Device Uses Waves To “print” On Water Surface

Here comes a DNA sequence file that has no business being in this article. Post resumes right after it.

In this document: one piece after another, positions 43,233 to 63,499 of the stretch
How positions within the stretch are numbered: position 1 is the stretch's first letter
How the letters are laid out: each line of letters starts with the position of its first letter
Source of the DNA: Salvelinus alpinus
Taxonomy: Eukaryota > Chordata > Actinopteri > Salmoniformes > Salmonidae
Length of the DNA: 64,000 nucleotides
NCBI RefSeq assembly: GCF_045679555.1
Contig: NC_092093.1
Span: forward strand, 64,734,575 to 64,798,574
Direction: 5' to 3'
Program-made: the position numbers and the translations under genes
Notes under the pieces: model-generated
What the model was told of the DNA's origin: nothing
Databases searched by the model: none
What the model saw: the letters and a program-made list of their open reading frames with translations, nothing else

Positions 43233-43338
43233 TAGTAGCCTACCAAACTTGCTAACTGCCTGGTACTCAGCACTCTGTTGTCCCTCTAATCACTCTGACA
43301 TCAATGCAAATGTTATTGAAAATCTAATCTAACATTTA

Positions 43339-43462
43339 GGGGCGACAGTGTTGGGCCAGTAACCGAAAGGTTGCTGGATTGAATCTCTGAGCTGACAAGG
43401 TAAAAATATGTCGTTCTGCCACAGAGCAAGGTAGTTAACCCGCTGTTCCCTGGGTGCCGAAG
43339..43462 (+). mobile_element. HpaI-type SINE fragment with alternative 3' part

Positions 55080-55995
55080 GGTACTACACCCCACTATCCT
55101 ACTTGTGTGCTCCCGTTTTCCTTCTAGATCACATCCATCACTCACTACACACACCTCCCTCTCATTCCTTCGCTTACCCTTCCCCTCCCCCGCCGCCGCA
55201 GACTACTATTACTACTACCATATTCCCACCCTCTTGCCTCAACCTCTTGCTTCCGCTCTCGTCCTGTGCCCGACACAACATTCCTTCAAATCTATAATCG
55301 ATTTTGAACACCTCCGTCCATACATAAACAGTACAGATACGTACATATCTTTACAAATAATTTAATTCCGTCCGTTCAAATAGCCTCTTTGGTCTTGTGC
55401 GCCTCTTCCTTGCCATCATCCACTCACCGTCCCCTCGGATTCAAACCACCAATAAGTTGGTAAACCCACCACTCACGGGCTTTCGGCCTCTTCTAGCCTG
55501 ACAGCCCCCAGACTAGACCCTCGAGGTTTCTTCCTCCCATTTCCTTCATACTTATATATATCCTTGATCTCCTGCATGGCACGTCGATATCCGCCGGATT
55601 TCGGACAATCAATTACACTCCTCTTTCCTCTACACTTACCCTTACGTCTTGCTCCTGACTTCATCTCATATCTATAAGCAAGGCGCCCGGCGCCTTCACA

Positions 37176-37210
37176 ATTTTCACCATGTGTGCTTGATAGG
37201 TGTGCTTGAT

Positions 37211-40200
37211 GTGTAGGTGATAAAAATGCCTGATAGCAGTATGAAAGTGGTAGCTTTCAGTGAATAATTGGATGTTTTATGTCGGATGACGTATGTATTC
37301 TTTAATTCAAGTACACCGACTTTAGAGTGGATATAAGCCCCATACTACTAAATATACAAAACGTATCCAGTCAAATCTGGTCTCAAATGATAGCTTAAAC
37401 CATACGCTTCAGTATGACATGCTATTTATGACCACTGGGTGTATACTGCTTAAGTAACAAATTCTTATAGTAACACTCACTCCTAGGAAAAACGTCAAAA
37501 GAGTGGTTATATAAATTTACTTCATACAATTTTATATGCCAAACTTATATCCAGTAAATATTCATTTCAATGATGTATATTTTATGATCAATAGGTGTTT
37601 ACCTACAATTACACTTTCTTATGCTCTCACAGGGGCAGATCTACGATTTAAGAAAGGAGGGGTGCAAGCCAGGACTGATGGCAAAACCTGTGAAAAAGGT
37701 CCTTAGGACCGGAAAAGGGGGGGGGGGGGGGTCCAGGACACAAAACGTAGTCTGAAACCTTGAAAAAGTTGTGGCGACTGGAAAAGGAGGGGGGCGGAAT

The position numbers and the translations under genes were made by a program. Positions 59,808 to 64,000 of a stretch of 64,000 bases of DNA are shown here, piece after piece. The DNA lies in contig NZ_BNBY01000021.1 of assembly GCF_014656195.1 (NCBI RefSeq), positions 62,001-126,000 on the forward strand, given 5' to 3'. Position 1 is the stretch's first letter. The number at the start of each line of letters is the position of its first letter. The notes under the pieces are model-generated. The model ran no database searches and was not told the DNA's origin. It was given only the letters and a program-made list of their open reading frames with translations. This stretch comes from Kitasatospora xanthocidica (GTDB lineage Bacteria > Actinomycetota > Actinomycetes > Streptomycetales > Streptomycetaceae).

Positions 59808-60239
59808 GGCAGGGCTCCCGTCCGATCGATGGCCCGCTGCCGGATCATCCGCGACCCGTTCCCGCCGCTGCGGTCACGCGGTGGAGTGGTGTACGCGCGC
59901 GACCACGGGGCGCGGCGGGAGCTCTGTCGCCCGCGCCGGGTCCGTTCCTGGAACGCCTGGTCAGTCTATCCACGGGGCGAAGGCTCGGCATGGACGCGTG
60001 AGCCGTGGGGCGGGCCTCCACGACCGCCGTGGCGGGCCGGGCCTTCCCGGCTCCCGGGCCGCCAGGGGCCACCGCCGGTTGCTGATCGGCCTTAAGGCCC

Researchers at Akishima Laboratories (Mitsui Zosen), working in conjunction with professor Shigeru Naito of Osaka University, have developed a device that uses waves to draw text and pictures on the surface of water. The device, called AMOEBA (Advanced Multiple Organized Experimental Basin), consists of 50 water wave generators encircling a cylindrical tank 1.6 meters in diameter and 30 cm deep (about the size of a backyard kiddie pool). The wave generators move up and down in controlled motions to simultaneously produce a number of cylindrical waves that act as pixels. The pixels, which measure 10 cm in diameter and 4 cm in height, are combined to form lines and shapes. AMOEBA is capable of spelling out the entire roman alphabet, as well as some simple kanji characters. Each letter or picture remains on the water surface only for a moment, but they can be produced in succession on the surface every 3 seconds. Researchers at Akishima Laboratories have developed similar devices in the past that used waves to draw pictures on the surface of water, but those devices had trouble producing letters with straight lines (such as the letter K). Additionally, it took the previous devices up to 15 minutes of data input time to produce each letter. The newly developed technology uses improved calculation methods for controlling the wave generators, relying on formulas known as Bessel functions. In addition to being able to draw letters consisting of straight lines, the input time has been drastically reduced to between 15 and 30 seconds for each letter. Akishima Laboratories expects the technology to be incorporated into amusement devices that combine acoustics, lighting and fountain technology, which they hope to see installed at theme parks and hotels.
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